How has compliance changed in the year since GDPR?

GDPROn 25 May, it was a year since the General Data Protection Regulation came into force.

When it came into effect, GDPR was anticipated to change marketing compliance dramatically.

But in year since its introduction, how has GDPR really impacted your financial promotions? What’s different for financial services Compliance teams twelve months on?

The fundamentals of GDPR

Any organisation has to comply with the General Data Protection Regulation if they:

  • Possess or process data pertaining to an identifiable person
  • Contact those individuals via email, phone, SMS or mail
  • Track their engagement via e-shots, cookies or landing pages for the purpose of profiling an individual

Any firm that does this is a ‘data processor’ in the eyes of the regulation.

The GDPR removes the previous distinction between business and personal data. Prior to this, data used for B2B marketing was subject to less stringent rules than data captured for B2C.

What was the response from firms to GDPR?

As the implementation date for the new legislation approached, there was a rush of activity to ensure firms were compliant. Before and since then, activity has continued to adapt to the new, stricter environment.

  • Data processors needed to select a lawful basis

The regulation gives firms a choice of six ‘lawful bases’ under which they can process data.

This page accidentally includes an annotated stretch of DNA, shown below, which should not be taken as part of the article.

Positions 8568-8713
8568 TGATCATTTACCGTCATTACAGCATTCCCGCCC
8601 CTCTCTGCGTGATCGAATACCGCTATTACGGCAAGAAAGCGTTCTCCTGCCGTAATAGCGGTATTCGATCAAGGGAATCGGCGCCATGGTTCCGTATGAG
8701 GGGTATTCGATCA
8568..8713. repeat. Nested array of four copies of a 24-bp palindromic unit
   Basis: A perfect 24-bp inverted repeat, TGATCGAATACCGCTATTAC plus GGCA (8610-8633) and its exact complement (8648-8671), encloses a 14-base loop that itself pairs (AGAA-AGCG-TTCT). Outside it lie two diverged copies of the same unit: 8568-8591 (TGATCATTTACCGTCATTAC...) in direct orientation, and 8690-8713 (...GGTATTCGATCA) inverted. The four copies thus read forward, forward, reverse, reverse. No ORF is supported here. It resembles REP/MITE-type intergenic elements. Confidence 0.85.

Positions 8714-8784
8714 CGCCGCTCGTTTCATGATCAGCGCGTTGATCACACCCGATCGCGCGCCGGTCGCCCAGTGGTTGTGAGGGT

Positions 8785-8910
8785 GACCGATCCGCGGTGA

Prior to 25 May 2018, many firms had planned to use consent as their lawful basis of choice. Significant work was done to identify the best ways to gain consent from contacts so that firms could continue sending them financial promotions via email.

When the deadline came closer, many firms changed their approach, and chose to use ‘legitimate interest’ as their lawful basis.

  • Firms prepared to focus on other marketing channels

GDPR made the prospect of email marketing more challenging, with firms’ contact lists at risk of being decimated by opt-outs. This led many commentators to suggest that marketing activity might change significantly under GDPR.

There was predicted to be a shift towards other digital channels for financial promotions – particularly SEO and social media. Any firms wanting to engage external experts to help with their digital marketing activity need to ensure they avoid the potential pitfalls of outsourcing by ensuring your approach is compliant with the FCA’s rules.

  • Data and content have been refined

Data is of huge value to financial services firms, as the FCA pointed out in a recent speech.

Looking at the positives of GDPR, the regulation does give firms an incentive to clean up and focus their client data.

And with awareness of data protection rules growing as a result of the publicity around the new regulation, firms need to sharpen their content if they want to keep people on their mailing lists.

This might seem more an issue for Marketing than Compliance teams, but high-quality content – the sort of content people will opt in to receive – is a plus from a compliance as well as a marketing perspective.